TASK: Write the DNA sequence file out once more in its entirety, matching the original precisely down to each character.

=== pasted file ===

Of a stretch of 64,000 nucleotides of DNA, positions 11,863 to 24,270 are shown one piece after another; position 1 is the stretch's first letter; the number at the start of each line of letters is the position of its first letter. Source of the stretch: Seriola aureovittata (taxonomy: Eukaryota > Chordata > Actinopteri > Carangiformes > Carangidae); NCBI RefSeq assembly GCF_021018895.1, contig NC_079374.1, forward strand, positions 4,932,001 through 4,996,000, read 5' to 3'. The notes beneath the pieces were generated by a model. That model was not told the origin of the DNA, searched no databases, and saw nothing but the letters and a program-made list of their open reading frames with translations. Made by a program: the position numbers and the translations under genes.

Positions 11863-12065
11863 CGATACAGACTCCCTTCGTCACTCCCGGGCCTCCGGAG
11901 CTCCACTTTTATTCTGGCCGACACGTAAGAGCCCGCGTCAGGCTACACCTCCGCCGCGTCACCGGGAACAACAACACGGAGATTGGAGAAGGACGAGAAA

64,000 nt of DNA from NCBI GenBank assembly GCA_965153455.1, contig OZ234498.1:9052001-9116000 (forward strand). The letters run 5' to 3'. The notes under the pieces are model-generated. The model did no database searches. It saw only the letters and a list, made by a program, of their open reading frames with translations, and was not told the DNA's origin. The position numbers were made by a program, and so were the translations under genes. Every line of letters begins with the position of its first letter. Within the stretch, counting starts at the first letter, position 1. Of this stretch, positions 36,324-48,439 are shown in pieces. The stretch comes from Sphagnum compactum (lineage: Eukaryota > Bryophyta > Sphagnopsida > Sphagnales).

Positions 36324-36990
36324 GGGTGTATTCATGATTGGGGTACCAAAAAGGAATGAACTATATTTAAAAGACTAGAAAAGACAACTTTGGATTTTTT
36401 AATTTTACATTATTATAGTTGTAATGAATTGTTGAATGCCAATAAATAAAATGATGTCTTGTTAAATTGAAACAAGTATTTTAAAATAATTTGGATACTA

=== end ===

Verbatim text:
Of a stretch of 64,000 nucleotides of DNA, positions 11,863 to 24,270 are shown one piece after another; position 1 is the stretch's first letter; the number at the start of each line of letters is the position of its first letter. Source of the stretch: Seriola aureovittata (taxonomy: Eukaryota > Chordata > Actinopteri > Carangiformes > Carangidae); NCBI RefSeq assembly GCF_021018895.1, contig NC_079374.1, forward strand, positions 4,932,001 through 4,996,000, read 5' to 3'. The notes beneath the pieces were generated by a model. That model was not told the origin of the DNA, searched no databases, and saw nothing but the letters and a program-made list of their open reading frames with translations. Made by a program: the position numbers and the translations under genes.

Positions 11863-12065
11863 CGATACAGACTCCCTTCGTCACTCCCGGGCCTCCGGAG
11901 CTCCACTTTTATTCTGGCCGACACGTAAGAGCCCGCGTCAGGCTACACCTCCGCCGCGTCACCGGGAACAACAACACGGAGATTGGAGAAGGACGAGAAA

64,000 nt of DNA from NCBI GenBank assembly GCA_965153455.1, contig OZ234498.1:9052001-9116000 (forward strand). The letters run 5' to 3'. The notes under the pieces are model-generated. The model did no database searches. It saw only the letters and a list, made by a program, of their open reading frames with translations, and was not told the DNA's origin. The position numbers were made by a program, and so were the translations under genes. Every line of letters begins with the position of its first letter. Within the stretch, counting starts at the first letter, position 1. Of this stretch, positions 36,324-48,439 are shown in pieces. The stretch comes from Sphagnum compactum (lineage: Eukaryota > Bryophyta > Sphagnopsida > Sphagnales).

Positions 36324-36990
36324 GGGTGTATTCATGATTGGGGTACCAAAAAGGAATGAACTATATTTAAAAGACTAGAAAAGACAACTTTGGATTTTTT
36401 AATTTTACATTATTATAGTTGTAATGAATTGTTGAATGCCAATAAATAAAATGATGTCTTGTTAAATTGAAACAAGTATTTTAAAATAATTTGGATACTA